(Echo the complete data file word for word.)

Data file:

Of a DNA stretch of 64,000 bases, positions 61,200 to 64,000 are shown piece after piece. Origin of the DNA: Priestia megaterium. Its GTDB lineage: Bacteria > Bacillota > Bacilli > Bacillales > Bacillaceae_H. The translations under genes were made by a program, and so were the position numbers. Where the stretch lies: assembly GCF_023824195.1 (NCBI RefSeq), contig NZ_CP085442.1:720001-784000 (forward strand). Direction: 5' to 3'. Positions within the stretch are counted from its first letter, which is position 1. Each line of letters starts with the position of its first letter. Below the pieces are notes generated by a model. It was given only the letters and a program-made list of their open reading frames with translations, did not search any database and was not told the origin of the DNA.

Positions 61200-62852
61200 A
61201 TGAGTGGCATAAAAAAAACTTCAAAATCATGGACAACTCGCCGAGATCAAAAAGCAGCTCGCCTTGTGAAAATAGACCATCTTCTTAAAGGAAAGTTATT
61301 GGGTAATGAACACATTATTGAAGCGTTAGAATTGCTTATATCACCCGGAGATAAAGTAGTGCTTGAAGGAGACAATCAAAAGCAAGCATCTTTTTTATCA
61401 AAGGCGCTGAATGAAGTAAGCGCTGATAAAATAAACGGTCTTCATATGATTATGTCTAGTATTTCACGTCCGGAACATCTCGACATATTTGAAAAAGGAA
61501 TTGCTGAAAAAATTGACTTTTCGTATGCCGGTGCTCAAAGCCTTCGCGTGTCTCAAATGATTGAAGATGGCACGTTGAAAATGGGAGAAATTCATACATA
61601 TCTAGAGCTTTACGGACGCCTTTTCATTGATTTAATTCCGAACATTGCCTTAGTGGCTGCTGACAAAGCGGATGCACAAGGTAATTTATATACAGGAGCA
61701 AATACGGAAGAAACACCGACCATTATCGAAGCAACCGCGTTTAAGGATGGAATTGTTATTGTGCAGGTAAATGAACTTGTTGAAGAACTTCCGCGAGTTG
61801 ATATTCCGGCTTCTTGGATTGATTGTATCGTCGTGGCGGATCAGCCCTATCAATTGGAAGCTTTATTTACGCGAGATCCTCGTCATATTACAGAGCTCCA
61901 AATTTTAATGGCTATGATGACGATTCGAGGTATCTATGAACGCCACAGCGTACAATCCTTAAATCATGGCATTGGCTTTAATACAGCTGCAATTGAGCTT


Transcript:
Of a DNA stretch of 64,000 bases, positions 61,200 to 64,000 are shown piece after piece. Origin of the DNA: Priestia megaterium. Its GTDB lineage: Bacteria > Bacillota > Bacilli > Bacillales > Bacillaceae_H. The translations under genes were made by a program, and so were the position numbers. Where the stretch lies: assembly GCF_023824195.1 (NCBI RefSeq), contig NZ_CP085442.1:720001-784000 (forward strand). Direction: 5' to 3'. Positions within the stretch are counted from its first letter, which is position 1. Each line of letters starts with the position of its first letter. Below the pieces are notes generated by a model. It was given only the letters and a program-made list of their open reading frames with translations, did not search any database and was not told the origin of the DNA.

Positions 61200-62852
61200 A
61201 TGAGTGGCATAAAAAAAACTTCAAAATCATGGACAACTCGCCGAGATCAAAAAGCAGCTCGCCTTGTGAAAATAGACCATCTTCTTAAAGGAAAGTTATT
61301 GGGTAATGAACACATTATTGAAGCGTTAGAATTGCTTATATCACCCGGAGATAAAGTAGTGCTTGAAGGAGACAATCAAAAGCAAGCATCTTTTTTATCA
61401 AAGGCGCTGAATGAAGTAAGCGCTGATAAAATAAACGGTCTTCATATGATTATGTCTAGTATTTCACGTCCGGAACATCTCGACATATTTGAAAAAGGAA
61501 TTGCTGAAAAAATTGACTTTTCGTATGCCGGTGCTCAAAGCCTTCGCGTGTCTCAAATGATTGAAGATGGCACGTTGAAAATGGGAGAAATTCATACATA
61601 TCTAGAGCTTTACGGACGCCTTTTCATTGATTTAATTCCGAACATTGCCTTAGTGGCTGCTGACAAAGCGGATGCACAAGGTAATTTATATACAGGAGCA
61701 AATACGGAAGAAACACCGACCATTATCGAAGCAACCGCGTTTAAGGATGGAATTGTTATTGTGCAGGTAAATGAACTTGTTGAAGAACTTCCGCGAGTTG
61801 ATATTCCGGCTTCTTGGATTGATTGTATCGTCGTGGCGGATCAGCCCTATCAATTGGAAGCTTTATTTACGCGAGATCCTCGTCATATTACAGAGCTCCA
61901 AATTTTAATGGCTATGATGACGATTCGAGGTATCTATGAACGCCACAGCGTACAATCCTTAAATCATGGCATTGGCTTTAATACAGCTGCAATTGAGCTT